Thursday, December 17, 2009

Going green in Youngstown

For so much of it's history, Youngstown was caked in black soot. In 1915, socialist leader Frank Bohn stated that, "Everybody breathing dirt, eating dirt-they call it "pay dirt," for Youngstown clean would be Youngstown out of work." In an exciting announcement, there is a new partnership to take Youngstown from the black coal and brown fields to a green community. Today in Copenhagen, while world leaders meet to craft plans to combat global warming, Youngstown and Global Green USA, a U.S. environmental nonprofit announced a partnership to advance sustainable, ‘green’ city goals.

Present for the announcement included U.S. Congressman Tim Ryan (OH-17) and Global Green USA CEO and President Matt Petersen. Along with Mayor Jay Williams, who was in Youngstown, they announced that this partnership will initiate a global design competition to create green jobs and sustainable development in Youngstown. By building on the successful Youngstown 2010 planning process and implementing a citywide and neighborhood-specific ‘greening’ plan, Youngstown can become a model ‘green’ city for the rest of the Midwest.

The project will complement the over $7.6 million in federal money that has been secured in for green energy related projects in the Mahoning Valley, including the Warren Technology and Business Center for Energy Sustainability, the YSU Center for Advanced Automotive Fuels Research, Development and Commercialization, and the YSU Center for Efficiency in Sustainable Energy.

The goals of Global Green’s Youngstown project are:

  • To create a Climate Action and Sustainable City Plan, beginning with the implementation of key aspects of the U.S. Mayors’ Climate Protection Agreement and strategies that build on the Youngstown 2010 plan, all which can be implemented in the near- to mid-term to reduce greenhouse gas emissions and meet sustainability goals;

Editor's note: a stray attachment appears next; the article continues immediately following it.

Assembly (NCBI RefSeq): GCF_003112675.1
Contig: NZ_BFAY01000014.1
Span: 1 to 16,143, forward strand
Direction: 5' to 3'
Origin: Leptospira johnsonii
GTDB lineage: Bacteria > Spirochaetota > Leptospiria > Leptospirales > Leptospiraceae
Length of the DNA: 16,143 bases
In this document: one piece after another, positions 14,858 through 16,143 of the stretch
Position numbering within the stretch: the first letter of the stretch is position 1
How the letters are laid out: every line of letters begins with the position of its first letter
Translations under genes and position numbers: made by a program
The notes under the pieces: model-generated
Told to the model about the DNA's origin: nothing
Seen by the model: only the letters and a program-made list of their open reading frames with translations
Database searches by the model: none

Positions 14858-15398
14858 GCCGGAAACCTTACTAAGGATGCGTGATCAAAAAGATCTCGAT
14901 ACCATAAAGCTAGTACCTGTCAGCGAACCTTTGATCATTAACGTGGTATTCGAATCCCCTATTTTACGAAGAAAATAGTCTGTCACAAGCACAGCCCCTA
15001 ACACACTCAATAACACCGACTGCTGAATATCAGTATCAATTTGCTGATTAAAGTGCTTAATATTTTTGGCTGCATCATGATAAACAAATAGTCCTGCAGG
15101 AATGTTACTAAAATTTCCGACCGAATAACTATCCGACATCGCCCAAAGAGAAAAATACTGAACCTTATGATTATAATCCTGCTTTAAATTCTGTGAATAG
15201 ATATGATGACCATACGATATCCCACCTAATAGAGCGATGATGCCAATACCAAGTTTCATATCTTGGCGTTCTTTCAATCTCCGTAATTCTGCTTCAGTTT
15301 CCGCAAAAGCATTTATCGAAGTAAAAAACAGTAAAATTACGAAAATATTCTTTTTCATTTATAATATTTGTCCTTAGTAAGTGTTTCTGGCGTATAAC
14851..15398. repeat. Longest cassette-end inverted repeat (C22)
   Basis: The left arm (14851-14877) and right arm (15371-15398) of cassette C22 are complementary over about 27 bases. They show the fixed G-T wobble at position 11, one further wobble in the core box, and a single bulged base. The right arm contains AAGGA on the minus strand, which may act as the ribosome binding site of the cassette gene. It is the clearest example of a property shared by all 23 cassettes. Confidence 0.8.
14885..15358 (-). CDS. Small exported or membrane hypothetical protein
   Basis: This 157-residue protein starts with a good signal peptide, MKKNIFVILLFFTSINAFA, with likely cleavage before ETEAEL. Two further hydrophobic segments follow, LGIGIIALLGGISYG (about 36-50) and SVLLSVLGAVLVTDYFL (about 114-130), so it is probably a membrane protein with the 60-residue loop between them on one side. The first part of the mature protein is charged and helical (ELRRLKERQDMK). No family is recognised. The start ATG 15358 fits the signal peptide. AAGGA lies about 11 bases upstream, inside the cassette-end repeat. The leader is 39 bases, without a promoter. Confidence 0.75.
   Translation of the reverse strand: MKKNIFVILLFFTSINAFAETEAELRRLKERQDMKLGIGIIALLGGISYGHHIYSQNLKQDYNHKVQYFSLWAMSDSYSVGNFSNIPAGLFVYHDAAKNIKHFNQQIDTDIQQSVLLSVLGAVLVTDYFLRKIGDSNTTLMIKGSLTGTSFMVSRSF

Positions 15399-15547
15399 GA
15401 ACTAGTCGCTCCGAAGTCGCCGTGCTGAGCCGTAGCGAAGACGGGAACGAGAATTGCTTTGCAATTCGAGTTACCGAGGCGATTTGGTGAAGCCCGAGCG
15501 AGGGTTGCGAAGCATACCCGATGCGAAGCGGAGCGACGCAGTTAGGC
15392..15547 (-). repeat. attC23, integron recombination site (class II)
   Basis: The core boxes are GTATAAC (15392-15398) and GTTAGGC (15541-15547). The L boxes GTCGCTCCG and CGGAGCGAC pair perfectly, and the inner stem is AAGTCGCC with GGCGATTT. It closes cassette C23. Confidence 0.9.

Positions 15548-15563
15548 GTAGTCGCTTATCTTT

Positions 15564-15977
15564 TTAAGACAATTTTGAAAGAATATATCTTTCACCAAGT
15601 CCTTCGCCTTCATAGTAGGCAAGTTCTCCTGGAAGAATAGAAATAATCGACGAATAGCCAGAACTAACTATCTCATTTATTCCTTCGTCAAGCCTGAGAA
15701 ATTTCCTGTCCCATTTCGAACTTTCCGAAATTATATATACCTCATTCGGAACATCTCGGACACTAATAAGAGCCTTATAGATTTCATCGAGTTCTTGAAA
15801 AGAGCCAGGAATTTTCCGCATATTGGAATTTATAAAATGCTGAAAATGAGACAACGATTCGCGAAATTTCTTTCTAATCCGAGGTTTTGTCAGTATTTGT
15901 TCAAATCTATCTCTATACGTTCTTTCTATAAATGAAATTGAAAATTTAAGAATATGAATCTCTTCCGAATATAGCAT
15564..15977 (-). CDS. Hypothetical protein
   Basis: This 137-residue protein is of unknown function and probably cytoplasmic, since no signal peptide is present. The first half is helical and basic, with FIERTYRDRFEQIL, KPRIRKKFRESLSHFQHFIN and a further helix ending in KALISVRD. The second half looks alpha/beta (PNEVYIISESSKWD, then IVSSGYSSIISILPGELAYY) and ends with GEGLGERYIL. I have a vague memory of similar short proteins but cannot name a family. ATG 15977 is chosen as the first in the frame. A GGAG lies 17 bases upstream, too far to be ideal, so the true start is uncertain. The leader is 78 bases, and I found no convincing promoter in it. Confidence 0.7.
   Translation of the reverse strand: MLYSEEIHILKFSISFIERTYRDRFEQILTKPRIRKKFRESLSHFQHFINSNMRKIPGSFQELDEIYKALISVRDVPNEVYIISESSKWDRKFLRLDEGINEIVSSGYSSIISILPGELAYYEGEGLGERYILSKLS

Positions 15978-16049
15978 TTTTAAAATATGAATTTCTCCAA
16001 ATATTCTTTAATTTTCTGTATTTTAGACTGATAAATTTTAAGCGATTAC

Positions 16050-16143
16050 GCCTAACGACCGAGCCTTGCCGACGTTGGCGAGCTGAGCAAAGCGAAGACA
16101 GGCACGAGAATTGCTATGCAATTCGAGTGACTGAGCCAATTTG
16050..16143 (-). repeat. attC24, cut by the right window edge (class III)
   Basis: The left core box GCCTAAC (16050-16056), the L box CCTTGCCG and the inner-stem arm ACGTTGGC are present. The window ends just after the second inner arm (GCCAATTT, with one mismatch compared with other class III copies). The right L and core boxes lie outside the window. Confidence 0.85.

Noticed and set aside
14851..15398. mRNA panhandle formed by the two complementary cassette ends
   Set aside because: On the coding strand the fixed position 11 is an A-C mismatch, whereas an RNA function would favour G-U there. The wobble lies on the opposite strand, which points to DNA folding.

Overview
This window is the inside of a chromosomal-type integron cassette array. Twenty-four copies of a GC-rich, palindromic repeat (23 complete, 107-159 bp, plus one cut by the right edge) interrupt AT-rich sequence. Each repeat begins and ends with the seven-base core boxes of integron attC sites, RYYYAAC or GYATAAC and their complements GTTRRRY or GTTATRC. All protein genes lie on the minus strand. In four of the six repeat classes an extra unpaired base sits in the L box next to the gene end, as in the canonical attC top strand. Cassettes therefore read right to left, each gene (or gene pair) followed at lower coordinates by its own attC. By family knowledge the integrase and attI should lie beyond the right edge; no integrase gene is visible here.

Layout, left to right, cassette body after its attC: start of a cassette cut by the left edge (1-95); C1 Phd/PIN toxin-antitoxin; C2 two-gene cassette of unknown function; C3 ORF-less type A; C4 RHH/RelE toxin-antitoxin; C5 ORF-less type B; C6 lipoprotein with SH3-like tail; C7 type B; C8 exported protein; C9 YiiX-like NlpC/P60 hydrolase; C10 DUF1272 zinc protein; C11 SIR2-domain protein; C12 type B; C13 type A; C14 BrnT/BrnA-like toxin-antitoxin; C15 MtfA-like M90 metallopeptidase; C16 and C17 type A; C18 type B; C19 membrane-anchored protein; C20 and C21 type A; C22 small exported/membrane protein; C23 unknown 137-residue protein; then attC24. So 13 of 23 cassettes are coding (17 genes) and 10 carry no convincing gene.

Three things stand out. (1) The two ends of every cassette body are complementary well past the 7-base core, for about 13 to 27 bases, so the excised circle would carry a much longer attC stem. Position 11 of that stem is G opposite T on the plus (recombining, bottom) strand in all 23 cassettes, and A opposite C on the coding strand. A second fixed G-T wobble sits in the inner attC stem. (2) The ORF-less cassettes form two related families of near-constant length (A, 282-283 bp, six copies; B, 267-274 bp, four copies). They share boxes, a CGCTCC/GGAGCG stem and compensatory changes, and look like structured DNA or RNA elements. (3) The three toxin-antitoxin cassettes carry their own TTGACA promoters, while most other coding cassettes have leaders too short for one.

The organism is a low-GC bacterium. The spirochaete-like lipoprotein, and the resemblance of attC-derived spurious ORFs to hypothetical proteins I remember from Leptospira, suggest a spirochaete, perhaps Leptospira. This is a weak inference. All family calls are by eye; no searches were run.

• To create a Neighborhood-Specific Plan for one neighborhood on Youngstown’s south side that currently suffers from devastating levels of blight, with many blocks left virtually empty;
  • To generate provocative and creative ideas through a design competition that will bring national attention and resources to the project, along with actionable contributions (i.e., planning, design and policy) for the neighborhood specific planning and design;
  • To establish measurable indicators of progress, documenting model policies and best practices that will be shared with regional and national decision makers;
  • To leverage existing investments and secure firm commitments from local and regional funders, as well as a congressional appropriation, to fund capital costs associated with citywide and neighborhood-specific plan implementation; and
  • To create a regional framework of ideas and next steps that will identify how the ‘greening’ of Youngstown can influence the ‘greening’ of the Rust Belt, and more immediately, be a key factor in the greening of the Pittsburgh-Cleveland Tech Belt corridor.

Former Youngstown resident and Applied Systems and Technology Transfer (AST2) president Jack Scott has already invested $25,000 into the project; a figure which has been matched locally by the Raymond John Wean Foundation.

Dave Skolnick has an article on Vindy.com.

5 comments:

Anonymous said...

So what does that mean in plain simple language? What is a "Climate Action and Sustainable City Plan", and how is it going to decrease water vapor, or do these people still think that CO2 is a greenhouse gas?

How do you "green" an area? I think we are way ahead of the curve on this one. Since there is very little sprawl in this area, very few housing starts and little to no manufacturing going on, we are very green in the sense that Youngstown is not using vast amounts of resources. Those vacant city blocks are something to be proud of, and will revert to nature on their own without the expenditure of Federal dollars.

7.6 Million dollars could be better spent providing police protection in the Mahoning Valley. That should be everyone's priority. If private property cannot be protected then all that is accomplished will be for naught. Police protection is one of the vital core services of government. To be secure in our own homes and businesses should be a basic right, and no amount of neighborhood specific plans will ever succeed if the perception and reality of security is not present.

Kim said...

I discovered your blog via John Ettorre's Working with Words... I'm relatively new to the area and will be following along.

Joe Lowry said...

Kim, thanks for following. I met John while doing my underground at John Carroll and ironically, he came to speak to my journalism class about the relatively new world of blogging. At the end of the lesson, we all created blogs. I'm guessing that I am one of the few in that class that picked it up and ran with it.

John Ettorre said...

I'm guessing you were the ONLY ONE, Joe. But the cream always rises to the top. You were the one that day who seemed to be really paying attention, and asking great questions. So no surprise there.

Joe Lowry said...

And that should read 'undergrad', not 'underground'. I didn't spend that much time at the Underground at Carroll.